"The only mammal with a black-tipped long tail is the mountain lion," said Ottmann, who has never seen one himself. "I get a lot of reports from construction workers on job sites in the morning in the Litchfield area. A farmer in Simsbury said he watched a mountain lion chase off a bear."
Ottmann is planning to post signs in Litchfield County offering a $50 reward for a confirmed photograph of a mountain lion in Connecticut.
Ottmann said roadkill isn't a valid measurement. "About 2 percent of cougars are killed by motor vehicles in states like California where they are confirmed," Ottmann said.
He claims DEP officials are covering up evidence they don't want to make public because it would involve the expense of a management plan.
If the eastern mountain lion is not extinct and a breeding population could be documented, the state would join with the federal government to develop a management plan, also known as a recovery plan, said Dale May, DEP Wildlife Division director. Data collection and oversight could be costly, May said.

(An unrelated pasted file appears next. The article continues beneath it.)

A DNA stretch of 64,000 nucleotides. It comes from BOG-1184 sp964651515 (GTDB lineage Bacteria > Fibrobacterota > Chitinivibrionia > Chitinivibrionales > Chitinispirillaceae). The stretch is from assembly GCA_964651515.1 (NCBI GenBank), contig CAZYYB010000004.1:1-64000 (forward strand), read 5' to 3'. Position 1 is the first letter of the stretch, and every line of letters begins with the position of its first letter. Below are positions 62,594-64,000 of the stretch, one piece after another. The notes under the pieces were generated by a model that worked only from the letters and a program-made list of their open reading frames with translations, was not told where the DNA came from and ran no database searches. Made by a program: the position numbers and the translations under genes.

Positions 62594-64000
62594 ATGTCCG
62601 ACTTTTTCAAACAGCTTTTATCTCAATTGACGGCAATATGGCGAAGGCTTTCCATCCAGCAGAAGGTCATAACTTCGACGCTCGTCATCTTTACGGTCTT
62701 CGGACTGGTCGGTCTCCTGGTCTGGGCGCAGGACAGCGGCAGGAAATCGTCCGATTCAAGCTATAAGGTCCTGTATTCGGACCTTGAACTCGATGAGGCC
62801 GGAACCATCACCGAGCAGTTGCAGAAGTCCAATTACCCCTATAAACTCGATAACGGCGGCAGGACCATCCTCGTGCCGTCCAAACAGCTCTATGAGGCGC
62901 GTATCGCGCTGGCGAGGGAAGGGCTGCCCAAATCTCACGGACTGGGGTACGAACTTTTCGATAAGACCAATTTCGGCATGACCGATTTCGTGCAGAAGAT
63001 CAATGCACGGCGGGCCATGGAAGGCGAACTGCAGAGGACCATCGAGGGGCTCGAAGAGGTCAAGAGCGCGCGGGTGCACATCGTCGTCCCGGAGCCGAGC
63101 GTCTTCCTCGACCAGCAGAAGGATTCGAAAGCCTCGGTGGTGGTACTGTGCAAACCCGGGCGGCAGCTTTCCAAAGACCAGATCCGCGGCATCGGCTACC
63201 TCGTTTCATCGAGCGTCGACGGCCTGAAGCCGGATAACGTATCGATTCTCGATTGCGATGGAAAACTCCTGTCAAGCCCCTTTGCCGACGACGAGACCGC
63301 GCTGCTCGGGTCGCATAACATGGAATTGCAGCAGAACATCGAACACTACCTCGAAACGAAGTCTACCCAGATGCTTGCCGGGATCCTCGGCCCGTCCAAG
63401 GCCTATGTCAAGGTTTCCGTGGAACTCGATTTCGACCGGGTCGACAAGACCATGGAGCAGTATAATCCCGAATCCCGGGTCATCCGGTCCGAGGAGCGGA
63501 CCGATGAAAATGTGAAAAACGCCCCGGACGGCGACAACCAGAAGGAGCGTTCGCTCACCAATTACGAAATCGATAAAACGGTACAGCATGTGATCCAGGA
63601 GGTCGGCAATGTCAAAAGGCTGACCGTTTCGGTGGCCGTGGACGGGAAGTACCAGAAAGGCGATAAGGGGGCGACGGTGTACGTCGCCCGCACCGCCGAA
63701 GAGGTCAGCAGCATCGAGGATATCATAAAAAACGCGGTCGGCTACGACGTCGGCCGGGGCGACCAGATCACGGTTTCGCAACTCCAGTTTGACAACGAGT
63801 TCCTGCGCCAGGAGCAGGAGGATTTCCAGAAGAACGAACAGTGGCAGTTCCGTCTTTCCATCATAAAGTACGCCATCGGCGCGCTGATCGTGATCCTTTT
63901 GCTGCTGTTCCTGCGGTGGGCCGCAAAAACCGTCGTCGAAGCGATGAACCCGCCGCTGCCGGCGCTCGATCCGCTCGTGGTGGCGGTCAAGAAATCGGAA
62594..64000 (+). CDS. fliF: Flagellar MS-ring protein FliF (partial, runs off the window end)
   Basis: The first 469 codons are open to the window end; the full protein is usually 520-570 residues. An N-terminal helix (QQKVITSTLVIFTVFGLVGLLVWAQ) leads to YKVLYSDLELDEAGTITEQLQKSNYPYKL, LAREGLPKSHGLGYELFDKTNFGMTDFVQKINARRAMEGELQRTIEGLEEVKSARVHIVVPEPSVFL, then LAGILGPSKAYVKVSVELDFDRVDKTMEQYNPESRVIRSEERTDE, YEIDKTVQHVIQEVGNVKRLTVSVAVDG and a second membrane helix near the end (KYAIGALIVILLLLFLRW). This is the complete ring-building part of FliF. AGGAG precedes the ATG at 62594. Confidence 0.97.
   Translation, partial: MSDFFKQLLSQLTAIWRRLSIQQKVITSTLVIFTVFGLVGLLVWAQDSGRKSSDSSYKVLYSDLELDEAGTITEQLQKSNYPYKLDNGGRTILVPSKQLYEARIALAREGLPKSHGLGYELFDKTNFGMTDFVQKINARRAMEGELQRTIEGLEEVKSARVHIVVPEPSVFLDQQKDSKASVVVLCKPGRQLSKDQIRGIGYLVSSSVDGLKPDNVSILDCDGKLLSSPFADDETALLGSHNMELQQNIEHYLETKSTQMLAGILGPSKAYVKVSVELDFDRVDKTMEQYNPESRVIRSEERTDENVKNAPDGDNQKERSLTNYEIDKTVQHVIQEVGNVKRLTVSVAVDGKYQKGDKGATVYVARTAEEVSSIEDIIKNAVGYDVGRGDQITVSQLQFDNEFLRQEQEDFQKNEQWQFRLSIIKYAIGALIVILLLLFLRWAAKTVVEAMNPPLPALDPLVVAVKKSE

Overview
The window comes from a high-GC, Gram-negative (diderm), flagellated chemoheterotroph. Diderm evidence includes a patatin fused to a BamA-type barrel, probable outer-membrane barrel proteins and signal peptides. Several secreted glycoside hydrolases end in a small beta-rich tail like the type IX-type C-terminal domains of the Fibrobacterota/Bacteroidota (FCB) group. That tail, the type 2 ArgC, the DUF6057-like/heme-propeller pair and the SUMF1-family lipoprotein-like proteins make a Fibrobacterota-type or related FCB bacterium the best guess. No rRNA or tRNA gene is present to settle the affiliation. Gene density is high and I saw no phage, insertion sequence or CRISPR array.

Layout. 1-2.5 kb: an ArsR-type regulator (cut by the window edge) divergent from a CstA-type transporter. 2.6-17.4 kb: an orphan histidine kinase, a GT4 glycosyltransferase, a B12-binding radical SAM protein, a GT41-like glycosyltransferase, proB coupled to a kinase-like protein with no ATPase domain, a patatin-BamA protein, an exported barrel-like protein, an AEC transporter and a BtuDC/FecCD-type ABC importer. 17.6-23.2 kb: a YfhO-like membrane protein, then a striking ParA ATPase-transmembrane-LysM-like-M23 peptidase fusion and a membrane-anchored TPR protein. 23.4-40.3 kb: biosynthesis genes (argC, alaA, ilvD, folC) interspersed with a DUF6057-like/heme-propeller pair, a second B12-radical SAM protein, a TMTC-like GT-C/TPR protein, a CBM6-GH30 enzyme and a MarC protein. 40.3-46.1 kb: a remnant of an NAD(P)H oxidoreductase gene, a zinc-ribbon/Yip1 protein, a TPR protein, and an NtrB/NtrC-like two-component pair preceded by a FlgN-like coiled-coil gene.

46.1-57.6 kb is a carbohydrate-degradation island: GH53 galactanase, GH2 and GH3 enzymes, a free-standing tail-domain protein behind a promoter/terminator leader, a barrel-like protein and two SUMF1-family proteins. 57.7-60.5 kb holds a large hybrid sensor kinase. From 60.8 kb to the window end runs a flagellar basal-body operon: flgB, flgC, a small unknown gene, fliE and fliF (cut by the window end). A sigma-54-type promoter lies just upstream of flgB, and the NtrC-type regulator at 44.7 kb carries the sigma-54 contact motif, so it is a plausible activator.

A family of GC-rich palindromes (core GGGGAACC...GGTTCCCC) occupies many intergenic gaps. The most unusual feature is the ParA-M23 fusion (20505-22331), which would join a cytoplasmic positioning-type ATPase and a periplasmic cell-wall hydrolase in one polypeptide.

McCollough doesn't believe his report, however scientific, will quiet believers.
"The next question is do they belong here if they aren't here yet and should they be introduced," he said. "There are plenty of deer for them to feed on but it's a far thornier question, socially and politically."